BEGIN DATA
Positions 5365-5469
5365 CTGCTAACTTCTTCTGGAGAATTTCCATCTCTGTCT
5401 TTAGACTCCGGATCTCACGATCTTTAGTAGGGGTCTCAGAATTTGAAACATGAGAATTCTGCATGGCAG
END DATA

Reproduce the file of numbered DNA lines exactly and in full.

Positions 5365-5469
5365 CTGCTAACTTCTTCTGGAGAATTTCCATCTCTGTCT
5401 TTAGACTCCGGATCTCACGATCTTTAGTAGGGGTCTCAGAATTTGAAACATGAGAATTCTGCATGGCAG